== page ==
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Engagements with Abrahamic Religions

How do the three great "Abrahamic faiths"—Judaism, Christianity, Islam—relate to each other? How do they differ? What social, political, and religious issues face these traditions as they encounter each other in shared spaces across the globe? What does this tradition of faiths share with other faith traditions? Ours is a religious world, and in an ever-increasing globalized context, understanding each other is essential. At the heart of this enterprise is seeing our distinct religious traditions as a family—a shared heritage with differences that can be celebrated around common practices of reading texts, worshipping, and living together.

Fortress Press is proud to be an active partner in this task of engagement and understanding. We are committed to providing key textbooks (Religions of the World; The Emergence of Islam) and resources (The Qur’an; Islam; A Textual History of Christian Muslim Relations) for students and course use in religious studies; publishing for readers of all kinds clear, constructive guides to contemporary issues facing the religious traditions, directed toward finding helpful, healing solutions to living together (The Fear of Islam; Comprehending Christian Zionism; Mapping Exile and Return); to innovative, thoughtful, comparative scholarship, testing the differences and synergies between the great traditions (Was Jesus a Muslim?; Soundings in the Religion of Jesus; Rethinking Early Christian Identity; Paul within Judaism; Interpreting Abraham; The Immanent Divine). In these offerings, Fortress Press aims to facilitate understanding and walking in faith together.


Charles Tieszen (Author)
Release date: May 1, 2015

In this important project, Charles Tieszen provides a collection of primary theological sources devoted to the formational period of Christian-Muslim relations.

Maia Kotrosits (Author)
Release date: February 1, 2015
Maia Kotrosits challenges the contemporary notion of "early Christian literature," showing that a number of texts usually so described are not particularly interested? in a distinctive Christian identity. By appealing to trauma studies and diaspora theory and giving careful attention to the dynamics within these texts, she shows that this sample of writings offers complex reckonings with chaotic diasporic conditions and the transgenerational trauma of colonial violence.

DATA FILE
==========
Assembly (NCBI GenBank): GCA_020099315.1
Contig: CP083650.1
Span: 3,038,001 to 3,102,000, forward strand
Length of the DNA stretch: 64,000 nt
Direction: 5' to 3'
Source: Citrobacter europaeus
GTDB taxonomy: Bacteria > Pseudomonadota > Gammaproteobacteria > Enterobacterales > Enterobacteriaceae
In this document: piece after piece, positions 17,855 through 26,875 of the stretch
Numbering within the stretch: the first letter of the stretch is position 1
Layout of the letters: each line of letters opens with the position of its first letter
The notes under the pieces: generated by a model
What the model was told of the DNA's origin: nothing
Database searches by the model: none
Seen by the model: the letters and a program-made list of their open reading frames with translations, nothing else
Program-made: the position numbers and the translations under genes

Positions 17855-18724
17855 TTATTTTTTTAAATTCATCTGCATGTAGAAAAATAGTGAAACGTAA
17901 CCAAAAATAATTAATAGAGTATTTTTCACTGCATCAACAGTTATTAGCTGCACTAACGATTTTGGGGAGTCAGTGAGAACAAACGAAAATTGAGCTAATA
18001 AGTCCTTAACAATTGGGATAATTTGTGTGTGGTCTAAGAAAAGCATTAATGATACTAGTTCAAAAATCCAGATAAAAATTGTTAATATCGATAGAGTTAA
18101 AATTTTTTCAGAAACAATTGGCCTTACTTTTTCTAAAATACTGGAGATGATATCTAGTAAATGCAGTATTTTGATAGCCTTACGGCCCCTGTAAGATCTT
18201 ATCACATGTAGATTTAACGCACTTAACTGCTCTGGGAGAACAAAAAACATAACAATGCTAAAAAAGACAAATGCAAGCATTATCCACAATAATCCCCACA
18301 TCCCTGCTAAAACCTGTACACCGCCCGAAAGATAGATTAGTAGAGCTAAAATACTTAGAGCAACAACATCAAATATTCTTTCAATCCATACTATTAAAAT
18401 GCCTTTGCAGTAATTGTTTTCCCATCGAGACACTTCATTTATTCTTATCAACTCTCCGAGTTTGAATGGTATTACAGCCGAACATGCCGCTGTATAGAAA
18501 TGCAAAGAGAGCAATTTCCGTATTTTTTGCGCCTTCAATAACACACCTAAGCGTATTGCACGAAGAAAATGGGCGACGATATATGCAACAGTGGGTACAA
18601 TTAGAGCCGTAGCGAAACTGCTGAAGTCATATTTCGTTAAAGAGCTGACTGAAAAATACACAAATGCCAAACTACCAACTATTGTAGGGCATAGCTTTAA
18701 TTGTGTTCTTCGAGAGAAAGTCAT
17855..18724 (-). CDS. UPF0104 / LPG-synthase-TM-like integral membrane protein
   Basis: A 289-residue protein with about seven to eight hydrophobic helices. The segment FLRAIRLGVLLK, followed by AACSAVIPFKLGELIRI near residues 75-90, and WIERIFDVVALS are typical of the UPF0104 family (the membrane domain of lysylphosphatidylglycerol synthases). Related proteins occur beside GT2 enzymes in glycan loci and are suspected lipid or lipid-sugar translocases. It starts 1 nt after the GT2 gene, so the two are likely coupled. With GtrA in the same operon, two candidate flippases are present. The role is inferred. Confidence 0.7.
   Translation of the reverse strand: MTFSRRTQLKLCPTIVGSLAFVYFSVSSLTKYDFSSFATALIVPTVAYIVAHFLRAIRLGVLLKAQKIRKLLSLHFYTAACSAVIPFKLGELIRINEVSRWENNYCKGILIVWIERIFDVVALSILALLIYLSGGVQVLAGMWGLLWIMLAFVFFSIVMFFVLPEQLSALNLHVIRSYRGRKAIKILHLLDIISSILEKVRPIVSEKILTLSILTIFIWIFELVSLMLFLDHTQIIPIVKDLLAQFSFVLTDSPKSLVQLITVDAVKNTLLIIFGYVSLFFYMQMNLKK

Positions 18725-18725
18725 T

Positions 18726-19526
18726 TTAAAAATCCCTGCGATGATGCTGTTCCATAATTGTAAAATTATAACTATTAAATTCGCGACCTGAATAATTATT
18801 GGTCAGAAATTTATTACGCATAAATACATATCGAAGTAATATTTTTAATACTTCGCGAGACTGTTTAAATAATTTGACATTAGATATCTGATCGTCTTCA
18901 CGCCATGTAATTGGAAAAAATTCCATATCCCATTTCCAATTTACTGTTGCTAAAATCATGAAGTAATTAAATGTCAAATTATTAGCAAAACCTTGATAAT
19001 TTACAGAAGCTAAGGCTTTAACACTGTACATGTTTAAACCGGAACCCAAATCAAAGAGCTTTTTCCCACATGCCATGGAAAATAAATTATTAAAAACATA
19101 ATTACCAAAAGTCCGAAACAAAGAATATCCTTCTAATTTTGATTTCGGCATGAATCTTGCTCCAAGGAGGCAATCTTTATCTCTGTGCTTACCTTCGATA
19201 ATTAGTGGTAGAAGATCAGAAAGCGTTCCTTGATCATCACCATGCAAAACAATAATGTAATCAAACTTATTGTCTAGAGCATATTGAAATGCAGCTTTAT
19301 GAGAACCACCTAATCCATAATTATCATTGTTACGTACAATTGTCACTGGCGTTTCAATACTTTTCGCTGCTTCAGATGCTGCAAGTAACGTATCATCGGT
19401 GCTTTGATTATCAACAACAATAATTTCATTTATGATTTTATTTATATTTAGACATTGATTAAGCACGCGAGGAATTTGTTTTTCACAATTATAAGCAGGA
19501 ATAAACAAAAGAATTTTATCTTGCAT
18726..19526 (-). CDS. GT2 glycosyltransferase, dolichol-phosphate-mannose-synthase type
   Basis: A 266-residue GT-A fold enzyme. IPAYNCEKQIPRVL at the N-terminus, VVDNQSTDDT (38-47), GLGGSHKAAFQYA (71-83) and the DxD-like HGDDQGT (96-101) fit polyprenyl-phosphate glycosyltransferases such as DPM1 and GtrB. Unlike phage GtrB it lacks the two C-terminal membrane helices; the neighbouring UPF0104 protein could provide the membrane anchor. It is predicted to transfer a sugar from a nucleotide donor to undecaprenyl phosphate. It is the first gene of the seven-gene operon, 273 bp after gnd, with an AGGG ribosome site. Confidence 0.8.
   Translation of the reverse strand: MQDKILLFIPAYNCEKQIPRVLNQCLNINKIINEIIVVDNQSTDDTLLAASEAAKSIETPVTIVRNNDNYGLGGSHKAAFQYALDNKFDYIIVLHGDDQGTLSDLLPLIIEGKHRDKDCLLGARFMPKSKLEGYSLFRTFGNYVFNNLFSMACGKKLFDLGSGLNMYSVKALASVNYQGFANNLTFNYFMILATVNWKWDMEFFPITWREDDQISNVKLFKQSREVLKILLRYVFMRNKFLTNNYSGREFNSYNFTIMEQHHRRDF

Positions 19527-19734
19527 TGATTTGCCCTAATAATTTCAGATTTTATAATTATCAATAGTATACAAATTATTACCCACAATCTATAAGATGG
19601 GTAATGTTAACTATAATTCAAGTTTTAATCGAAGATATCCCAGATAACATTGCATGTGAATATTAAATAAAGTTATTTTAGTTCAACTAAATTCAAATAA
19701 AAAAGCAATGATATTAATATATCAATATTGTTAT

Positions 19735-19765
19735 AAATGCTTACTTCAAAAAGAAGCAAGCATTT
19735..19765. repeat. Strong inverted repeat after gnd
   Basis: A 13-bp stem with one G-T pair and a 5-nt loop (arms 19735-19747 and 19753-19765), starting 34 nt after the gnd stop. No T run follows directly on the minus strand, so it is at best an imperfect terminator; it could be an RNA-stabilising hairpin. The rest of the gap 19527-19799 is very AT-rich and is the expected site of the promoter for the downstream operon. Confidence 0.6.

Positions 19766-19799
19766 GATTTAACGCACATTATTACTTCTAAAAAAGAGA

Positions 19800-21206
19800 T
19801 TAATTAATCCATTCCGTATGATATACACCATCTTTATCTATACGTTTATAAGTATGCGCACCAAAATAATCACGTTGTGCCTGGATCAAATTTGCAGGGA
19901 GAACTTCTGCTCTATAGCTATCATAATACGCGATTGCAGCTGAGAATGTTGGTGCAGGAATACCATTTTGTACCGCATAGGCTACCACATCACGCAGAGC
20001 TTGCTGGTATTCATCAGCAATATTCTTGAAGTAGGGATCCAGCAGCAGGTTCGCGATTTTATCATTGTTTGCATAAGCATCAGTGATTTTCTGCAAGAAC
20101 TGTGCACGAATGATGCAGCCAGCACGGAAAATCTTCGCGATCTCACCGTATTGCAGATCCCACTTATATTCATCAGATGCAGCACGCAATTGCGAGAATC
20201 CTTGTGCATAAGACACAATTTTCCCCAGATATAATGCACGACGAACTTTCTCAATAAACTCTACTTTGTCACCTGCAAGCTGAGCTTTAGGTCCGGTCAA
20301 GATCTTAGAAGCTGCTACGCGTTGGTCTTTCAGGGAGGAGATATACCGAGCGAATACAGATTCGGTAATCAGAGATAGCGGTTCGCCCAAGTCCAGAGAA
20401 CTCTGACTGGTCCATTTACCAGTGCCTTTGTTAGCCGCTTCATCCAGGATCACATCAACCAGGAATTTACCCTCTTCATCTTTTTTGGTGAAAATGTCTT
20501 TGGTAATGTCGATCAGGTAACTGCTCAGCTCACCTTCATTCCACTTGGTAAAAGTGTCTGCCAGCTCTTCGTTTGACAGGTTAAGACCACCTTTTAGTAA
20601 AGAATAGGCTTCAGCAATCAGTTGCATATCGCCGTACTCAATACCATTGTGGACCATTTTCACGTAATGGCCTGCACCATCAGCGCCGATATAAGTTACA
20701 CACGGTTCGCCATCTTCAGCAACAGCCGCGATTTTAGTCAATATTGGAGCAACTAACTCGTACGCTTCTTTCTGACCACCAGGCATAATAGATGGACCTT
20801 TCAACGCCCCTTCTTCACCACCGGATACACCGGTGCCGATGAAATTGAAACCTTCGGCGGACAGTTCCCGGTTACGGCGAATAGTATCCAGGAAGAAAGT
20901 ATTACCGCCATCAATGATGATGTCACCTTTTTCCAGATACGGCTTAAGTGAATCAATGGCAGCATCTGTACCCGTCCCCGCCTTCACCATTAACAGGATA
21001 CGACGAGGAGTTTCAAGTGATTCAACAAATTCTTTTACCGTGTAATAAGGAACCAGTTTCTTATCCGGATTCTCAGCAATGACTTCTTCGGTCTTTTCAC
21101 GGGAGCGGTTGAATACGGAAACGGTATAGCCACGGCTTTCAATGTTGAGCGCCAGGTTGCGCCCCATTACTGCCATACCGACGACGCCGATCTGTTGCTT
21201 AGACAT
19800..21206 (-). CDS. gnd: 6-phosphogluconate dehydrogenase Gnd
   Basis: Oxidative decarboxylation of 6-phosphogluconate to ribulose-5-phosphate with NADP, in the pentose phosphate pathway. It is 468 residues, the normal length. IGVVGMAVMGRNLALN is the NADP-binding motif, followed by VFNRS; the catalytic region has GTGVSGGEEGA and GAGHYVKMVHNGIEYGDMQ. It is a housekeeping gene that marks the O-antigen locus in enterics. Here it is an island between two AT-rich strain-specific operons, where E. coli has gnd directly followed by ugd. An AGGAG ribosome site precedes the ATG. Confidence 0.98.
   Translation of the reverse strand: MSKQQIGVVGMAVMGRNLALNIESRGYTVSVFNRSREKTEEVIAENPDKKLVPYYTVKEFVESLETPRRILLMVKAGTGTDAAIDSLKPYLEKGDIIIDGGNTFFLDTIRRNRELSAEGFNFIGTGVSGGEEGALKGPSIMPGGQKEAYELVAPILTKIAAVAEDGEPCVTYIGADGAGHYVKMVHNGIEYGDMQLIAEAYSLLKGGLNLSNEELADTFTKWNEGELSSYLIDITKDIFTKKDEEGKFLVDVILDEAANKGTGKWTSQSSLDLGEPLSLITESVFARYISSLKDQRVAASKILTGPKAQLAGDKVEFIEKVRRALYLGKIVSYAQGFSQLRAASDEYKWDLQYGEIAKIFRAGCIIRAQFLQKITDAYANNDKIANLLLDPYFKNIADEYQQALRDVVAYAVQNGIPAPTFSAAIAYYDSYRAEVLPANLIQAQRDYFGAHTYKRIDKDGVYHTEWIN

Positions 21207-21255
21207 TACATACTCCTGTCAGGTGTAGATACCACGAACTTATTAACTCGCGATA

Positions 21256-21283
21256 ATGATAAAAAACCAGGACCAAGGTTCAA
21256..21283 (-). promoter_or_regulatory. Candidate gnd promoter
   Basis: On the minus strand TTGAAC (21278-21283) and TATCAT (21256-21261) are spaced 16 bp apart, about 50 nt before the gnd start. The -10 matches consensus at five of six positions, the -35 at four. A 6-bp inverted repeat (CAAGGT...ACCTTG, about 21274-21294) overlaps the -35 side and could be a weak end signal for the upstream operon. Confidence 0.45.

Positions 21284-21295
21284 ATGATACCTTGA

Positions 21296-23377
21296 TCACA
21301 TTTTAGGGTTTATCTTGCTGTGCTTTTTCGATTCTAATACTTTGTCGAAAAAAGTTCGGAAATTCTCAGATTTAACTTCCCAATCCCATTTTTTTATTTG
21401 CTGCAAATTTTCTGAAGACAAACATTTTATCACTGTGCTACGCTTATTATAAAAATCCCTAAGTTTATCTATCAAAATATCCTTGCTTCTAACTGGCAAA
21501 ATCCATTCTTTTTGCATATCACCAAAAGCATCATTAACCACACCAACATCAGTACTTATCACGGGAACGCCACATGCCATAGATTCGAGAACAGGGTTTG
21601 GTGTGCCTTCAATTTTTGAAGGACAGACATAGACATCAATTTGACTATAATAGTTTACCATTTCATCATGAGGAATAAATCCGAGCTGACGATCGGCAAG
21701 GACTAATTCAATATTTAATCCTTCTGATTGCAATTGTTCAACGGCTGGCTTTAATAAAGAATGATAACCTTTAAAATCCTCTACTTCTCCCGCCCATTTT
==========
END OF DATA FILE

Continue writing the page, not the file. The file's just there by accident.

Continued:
Mark D. Nanos (Editor), Magnus Zetterholm (Editor)
Release date: January 1, 2015
These chapters explore a number of issues in the contemporary study of Paul raised by questing what it means to read Paul from within Judaism? rather than supposing that he left the practice and promotion of living Jewishly behind after his discovery of Jesus as Christ (Messiah). This is a different question to those which have driven the "New Perspective" over the last thirty years, which still operates from many traditional assumptions about Paul's motives and behavior, viewing them as inconsistent with and critical of Judaism.
Robert O. Smith (Editor), Göran Gunner (Editor)
Release date: October 1, 2014
This work brings together an international consortium of scholars and researchers to reflect on the network of issues and topics surrounding the issue of Christian Zionism.
Bradley Beach (Editor), Matthew Powell (Editor)
Release date: February 1, 2014
The text presents a collection of essays that reflect upon the narrative of God's command to Abraham to sacrifice his son Isaac in Genesis 22.